From this morning’s President’s welcome:
Rev. Diana told us that Easter is the most difficult day for a UU minister. If that’s true – and I have no doubt it is – then I think perhaps the Fourth of July is the most difficult day for a UU lay person. We grow up bathed in patriotism: we’re taught to salute the flag and say the pledge of allegiance, to sing The Star Spangled Banner and God Bless America, to wave flags and shoot fireworks on the Fourth of July.
But then we get a little older and we learn that our country hasn’t always lived up to its promise. We learn about slavery and the Trail of Tears, we see leaders quick to use military force and to deny full equality to all for political gain. We see those who wrap their theology in the flag and who baptize nationalism and call it God’s will and we wonder if we really want to be a part of it all.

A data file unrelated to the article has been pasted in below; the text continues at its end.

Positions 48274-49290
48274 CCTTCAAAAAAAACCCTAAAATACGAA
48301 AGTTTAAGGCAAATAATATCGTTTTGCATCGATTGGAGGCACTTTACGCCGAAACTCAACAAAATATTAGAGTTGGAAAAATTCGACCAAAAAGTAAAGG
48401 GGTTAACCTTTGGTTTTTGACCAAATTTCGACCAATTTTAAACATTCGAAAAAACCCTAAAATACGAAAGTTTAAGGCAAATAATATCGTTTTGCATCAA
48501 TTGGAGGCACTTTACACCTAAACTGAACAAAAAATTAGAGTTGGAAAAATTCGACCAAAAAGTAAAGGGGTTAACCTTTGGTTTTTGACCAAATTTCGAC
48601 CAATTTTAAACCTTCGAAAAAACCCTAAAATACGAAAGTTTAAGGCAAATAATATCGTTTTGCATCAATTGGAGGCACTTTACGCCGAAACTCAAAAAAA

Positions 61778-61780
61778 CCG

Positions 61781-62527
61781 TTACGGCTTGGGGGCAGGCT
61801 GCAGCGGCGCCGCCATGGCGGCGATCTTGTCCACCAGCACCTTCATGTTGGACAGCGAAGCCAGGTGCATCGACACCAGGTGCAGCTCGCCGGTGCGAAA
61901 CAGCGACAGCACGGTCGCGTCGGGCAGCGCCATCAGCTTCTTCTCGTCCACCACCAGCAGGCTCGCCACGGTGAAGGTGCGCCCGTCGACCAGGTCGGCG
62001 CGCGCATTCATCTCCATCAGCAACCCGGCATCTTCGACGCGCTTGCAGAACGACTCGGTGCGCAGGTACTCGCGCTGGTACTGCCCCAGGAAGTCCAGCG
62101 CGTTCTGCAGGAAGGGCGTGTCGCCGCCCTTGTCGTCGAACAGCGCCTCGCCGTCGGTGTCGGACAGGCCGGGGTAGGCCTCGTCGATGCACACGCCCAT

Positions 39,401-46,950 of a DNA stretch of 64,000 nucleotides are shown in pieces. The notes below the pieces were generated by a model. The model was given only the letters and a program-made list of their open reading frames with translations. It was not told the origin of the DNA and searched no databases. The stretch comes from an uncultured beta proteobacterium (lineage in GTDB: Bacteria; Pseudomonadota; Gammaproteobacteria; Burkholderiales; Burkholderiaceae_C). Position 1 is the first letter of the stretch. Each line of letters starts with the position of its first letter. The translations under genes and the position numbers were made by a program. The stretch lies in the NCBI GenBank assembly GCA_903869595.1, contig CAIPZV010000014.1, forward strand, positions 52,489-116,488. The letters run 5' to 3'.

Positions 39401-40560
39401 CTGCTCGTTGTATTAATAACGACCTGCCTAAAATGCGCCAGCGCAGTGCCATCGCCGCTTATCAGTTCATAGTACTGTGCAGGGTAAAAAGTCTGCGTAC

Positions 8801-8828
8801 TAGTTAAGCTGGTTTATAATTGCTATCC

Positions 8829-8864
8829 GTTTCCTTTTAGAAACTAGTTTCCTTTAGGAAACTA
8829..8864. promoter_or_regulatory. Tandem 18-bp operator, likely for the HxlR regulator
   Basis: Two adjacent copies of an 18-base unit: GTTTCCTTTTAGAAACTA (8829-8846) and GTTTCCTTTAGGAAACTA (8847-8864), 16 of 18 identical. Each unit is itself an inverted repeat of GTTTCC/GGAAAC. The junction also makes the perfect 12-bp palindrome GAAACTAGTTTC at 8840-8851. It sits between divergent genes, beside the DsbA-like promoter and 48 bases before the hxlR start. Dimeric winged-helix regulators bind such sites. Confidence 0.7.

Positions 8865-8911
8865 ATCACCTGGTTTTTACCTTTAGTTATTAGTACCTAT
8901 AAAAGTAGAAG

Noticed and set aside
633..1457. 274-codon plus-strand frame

Where our country is wrong, let us speak out in the prophetic tradition which is part of our religious heritage. But where it is right, let us speak out in the patriotic tradition which is part of our national heritage. Today, let’s celebrate what’s right about America. Today, let’s wave some flags and shoot some fireworks.